Economy Watch: Homebuilders Feeling Optimistic

It's looking good for single-family homes, says NAHB.

By Dees Stribling, Contributing Editor

Homebuilders are feeling chipper these days. Is it justified? Maybe so. Builder confidence in the market for newly built, single-family homes in July hit 60 on the National Association of Home Builders/Wells Fargo Housing Market Index, which was released on Thursday. The June reading was also revised upward one point to 60 as well. The last time the index reached that high was in November 2005, which was a period of irrational exuberance for the industry, puffed up by the housing bubble of the time. Since there’s no housing bubble now, the fruits of the slow but steady recovery of the housing market probably account for homebuilder optimism.

Two of the three index components posted gains in July. The one gauging current sales conditions rose one point to 66, while the component charting sales expectations in the next six months increased two points to 71. On the other hand, the component measuring buyer traffic dropped a single point to 43, making it the only one below the optimism-pessimism threshold of 50. NAHB chief economist David Crowe chalked the good numbers to “stronger sales in both the new and existing home markets, as well as continued job growth.”

Those are short-term reasons for builder optimism. Also Millennials might be more interested in homeownership than the conventional wisdom gives them credit for, which would definitely be a good for the homebuilding industry in the long run. At least, that was the conclusion of a survey by the Collingwood Group that shows that a sizable number of people aged 24-34 say they’d give up certain parts of a modern lifestyle (such a cell phone, cable, or even Starbucks) to finance a home purchase.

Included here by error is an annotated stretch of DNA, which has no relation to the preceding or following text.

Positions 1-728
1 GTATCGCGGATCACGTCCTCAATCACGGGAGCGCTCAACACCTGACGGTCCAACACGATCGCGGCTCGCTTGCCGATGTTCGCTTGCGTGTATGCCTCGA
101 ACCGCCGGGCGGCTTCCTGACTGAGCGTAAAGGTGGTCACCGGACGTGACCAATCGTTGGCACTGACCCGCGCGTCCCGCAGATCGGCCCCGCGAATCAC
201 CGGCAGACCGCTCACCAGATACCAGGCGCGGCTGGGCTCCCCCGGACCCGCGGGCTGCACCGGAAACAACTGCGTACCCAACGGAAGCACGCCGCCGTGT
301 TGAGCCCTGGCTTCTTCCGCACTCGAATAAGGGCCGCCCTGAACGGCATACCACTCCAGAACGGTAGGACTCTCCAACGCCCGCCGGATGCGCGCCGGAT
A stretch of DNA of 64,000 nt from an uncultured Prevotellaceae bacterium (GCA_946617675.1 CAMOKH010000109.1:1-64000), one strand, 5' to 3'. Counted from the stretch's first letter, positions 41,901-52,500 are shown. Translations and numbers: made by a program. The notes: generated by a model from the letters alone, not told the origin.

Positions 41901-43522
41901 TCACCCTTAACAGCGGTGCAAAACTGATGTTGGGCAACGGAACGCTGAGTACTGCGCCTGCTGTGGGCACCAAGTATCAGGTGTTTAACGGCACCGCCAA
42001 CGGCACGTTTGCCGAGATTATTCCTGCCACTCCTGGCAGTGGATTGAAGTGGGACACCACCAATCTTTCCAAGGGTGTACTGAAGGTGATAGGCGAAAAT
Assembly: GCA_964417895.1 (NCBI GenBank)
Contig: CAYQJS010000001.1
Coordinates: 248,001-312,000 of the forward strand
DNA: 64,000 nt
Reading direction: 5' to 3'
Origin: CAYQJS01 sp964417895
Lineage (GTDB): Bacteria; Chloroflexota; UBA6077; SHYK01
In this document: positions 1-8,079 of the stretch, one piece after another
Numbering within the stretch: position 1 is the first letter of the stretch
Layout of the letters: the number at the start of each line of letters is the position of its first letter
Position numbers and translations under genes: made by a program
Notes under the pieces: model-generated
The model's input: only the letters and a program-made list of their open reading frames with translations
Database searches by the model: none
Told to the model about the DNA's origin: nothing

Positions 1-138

If true, that would indicate that Millennials are every bit as interested in buying dwelling places as their parents, and would buy (mostly) in the lower reaches of the market as soon as they could. That, in turn, would support new housing, as people trade up. Much now depends on the job prospects of Millennials and how much they’re paid. If the U.S. economy continues to bifurcate into a smallish number of high earners and a largish number of low earners, the wishes of many Millennials to buy houses will be frustrated. If incomes go up more evenly, that baneful outcome for the housing industry might yet be avoided.

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